More than 30,000 attendees from all over the world are expected at the 2013 Annual Meeting of ASCO, the “Mercedes Benz” of cancer meetings in the United States. Seven of the more than 4,700 abstracts to be presented were featured at the official pre-meeting Presscast on May 15, 2013.
The featured abstracts can be categorized as follows:
“Less is More”
Stakeholders involved in fine-tuning resource utilization will be interested in a study showing that standard low-dose radiation is superior to high-dose radiation in the treatment of non-small cell lung cancer (NSCLC); that surveillance alone is a valid strategy for patients with stage I seminoma following primary treatment with orchiectomy; and that most relapses of diffuse large B-cell lymphoma (DLBCL) are picked up by physical exam or lab test abnormalities rather than by routine imaging.
A randomized, controlled Phase 3 trial in 464 patients with stage III NSCLC compared standard dose radiation (60 Gy) versus high-dose radiation (74 Gy) in patients treated with standard chemotherapy and found that lower dose radiation achieved superior survival and caused fewer treatment-related deaths.
While earlier studies suggested that higher doses of radiation could provide better local control, this study clearly demonstrates that it is associated with much shorter survival, said Jeffrey D. Bradley, MD, Washington University School of Medicine in St. Louis, MO. “The biological reasons for failure of the high dose with respect to overall survival and local-regional control are not readily apparent,” he said.
A long-term study of 1,822 patients suggests that adjuvant chemotherapy and radiation can be avoided in men with stage I seminoma, and surveillance is sufficient follow-up after surgery.
In the study, 99.6% of men followed by a 5-year surveillance program were alive 10 years after diagnosis. In the study, 19.5% of patients had a relapse, which was treated with radiotherapy, chemotherapy, or surgery.
Surveillance was defined as 5 years of scheduled physical exams, chest x-ray exams, CT scans, and blood tests.
“This means that for every 1,000 men followed on a surveillance program, only 4 die within 10 years,” said Mette Sakso Mortensen, MD, Copenhagen University, Denmark.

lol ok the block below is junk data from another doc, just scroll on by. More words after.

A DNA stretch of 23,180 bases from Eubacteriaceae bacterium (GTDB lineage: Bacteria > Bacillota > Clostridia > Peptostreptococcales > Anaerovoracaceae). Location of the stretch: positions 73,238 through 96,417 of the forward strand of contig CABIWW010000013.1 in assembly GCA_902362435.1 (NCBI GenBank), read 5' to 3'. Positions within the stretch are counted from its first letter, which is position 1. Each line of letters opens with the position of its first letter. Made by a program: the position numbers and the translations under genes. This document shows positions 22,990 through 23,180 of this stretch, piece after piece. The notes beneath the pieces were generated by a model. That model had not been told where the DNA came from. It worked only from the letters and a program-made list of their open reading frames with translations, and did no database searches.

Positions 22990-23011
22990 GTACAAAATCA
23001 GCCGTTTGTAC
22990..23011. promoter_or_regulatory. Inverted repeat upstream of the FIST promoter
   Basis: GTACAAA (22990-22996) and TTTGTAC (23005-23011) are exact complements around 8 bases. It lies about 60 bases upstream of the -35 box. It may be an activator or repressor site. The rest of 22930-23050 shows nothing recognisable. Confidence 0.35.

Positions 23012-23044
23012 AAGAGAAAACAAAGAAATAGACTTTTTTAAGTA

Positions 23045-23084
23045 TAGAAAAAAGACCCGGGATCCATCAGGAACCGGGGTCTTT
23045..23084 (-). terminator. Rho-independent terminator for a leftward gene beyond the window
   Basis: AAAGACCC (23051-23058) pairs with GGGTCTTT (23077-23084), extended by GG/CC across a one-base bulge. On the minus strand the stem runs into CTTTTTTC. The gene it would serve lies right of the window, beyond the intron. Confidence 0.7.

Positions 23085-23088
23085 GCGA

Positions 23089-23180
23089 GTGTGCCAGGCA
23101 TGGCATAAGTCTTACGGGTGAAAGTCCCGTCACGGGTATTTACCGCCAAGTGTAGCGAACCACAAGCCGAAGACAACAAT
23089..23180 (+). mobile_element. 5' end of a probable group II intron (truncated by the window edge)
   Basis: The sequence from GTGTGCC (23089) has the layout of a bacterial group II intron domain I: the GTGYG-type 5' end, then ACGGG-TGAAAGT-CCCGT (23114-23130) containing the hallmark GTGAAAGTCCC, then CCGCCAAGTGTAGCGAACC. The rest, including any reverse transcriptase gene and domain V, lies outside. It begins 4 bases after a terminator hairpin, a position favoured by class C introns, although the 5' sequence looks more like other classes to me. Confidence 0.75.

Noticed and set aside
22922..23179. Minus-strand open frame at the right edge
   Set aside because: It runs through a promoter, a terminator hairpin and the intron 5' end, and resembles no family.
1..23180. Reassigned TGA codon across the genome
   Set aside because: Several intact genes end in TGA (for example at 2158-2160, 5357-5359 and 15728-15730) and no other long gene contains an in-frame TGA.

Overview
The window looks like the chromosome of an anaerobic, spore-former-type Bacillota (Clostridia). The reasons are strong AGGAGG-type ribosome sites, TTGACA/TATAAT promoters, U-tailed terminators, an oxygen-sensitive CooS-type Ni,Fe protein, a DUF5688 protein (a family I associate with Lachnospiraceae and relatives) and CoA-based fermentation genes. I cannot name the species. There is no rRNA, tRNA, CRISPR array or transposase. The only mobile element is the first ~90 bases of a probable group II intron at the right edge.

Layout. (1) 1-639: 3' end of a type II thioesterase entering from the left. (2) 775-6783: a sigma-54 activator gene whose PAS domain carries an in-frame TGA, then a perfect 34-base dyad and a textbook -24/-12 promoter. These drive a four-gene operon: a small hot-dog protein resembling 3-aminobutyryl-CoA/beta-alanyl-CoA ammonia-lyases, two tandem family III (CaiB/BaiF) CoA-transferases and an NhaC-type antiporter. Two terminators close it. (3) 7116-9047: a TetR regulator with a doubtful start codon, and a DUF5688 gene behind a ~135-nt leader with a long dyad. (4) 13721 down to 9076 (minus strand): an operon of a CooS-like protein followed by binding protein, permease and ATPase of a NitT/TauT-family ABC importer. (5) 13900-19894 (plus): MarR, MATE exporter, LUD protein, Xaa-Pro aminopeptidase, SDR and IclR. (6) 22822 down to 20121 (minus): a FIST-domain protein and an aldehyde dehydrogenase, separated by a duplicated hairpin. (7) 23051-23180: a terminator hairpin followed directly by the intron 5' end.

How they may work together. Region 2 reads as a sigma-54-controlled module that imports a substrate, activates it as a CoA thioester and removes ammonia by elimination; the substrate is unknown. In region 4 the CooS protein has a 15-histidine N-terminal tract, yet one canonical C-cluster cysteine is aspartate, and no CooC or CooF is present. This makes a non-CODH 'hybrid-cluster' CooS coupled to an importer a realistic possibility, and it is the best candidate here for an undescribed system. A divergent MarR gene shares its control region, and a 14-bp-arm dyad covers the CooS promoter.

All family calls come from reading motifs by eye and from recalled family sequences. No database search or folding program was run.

A separate study showed that routine use of CT or PET scans did not improve detection of relapse in patients with DLBCL. The vast majority of relapses were identified by abnormal physical exams, laboratory test findings, and/or development of symptoms.
At about 5 years of follow-up after initial treatment, the relapse rate was 20%. At the time of relapse, 68% of patients were symptomatic, 42% had an abnormal physical exam, and 55% had abnormal blood tests. Planned surveillance scans detected relapses in only 8 out of 537 patients (1.5%) with no symptoms before relapse.
Lead author Carrie A. Thompson, MD, Dana-Farber Cancer Institute in Boston said that patients should be vigilant about reporting symptoms between scheduled visits.
“These 3 studies will certainly change or influence practice,” said Clifford Hudis, MD, ASCO’s President-Elect.
Two preliminary Phase 1 studies showed that using an anti-PD-L1 targeted antibody to unlock “brakes” that prevent T-cells from attacking tumor cells is a strategy worth pursuing in melanoma and other advanced cancers.
The first study evaluated MPDL3280A (Genentech), an anti-PD-L1 antibody, in 140 patients with advanced lung, melanoma, kidney, and gastric cancers that had progressed on previous treatments. The study found that the drug was safe and achieved robust tumor shrinkage, with the best results seen in lung cancer and melanoma. The study has expanded to 275 patients. Further study is needed, and Phase 2 and 3 studies are planned. Ultimately, the drug will probably be combined with other anti-cancer therapies, including immunotherapy and targeted therapy, said Roy S. Herbst, MD, PhD, Yale Cancer Center, New Haven, CT.
A separate Phase 1 study evaluated the combination of ipilimumab and the anti PD-L1 antibody nivolumab (Bristol Myers Squibb) in 37 patients with inoperable stage III and IV melanoma, with highly encouraging responses, even in patients who did not previously respond to ipilimumab. Side effects were manageable in this trial, and a randomized Phase 3 trial of the combination as first-line therapy for advanced melanoma will be mounted soon. Lead author was Jedd D. Wolchok, MD, PhD, Memorial Sloan-Kettering Cancer Center, New York City.
A Phase 1 study in 54 patients with treatment-resistant CLL showed that the first-in-class PI3K inhibitor idelalisib (Gilead Sciences) was effective in delaying the time to progression by about 17 months. This is better than what would be expected in a sixth-line therapy, which might usually delay time to progression by about 6 to 12 months, said Jennifer Brown, MD, PhD, Dana-Farber Cancer Institute. Side effects were manageable.
Investigators were enthusiastic about both anti-PD-L1 antibodies and the novel PI13K inhibitor. If further study confirms the benefit of idelalisib, it will join ibrutinib as a potential advance in treating CLL; ibrutinib is a Bruton’s Tyrosine Kinase inhibitor that has had encouraging Phase II results in CLL and is now in Phase 3 development.
Fitness and Cancer Outcomes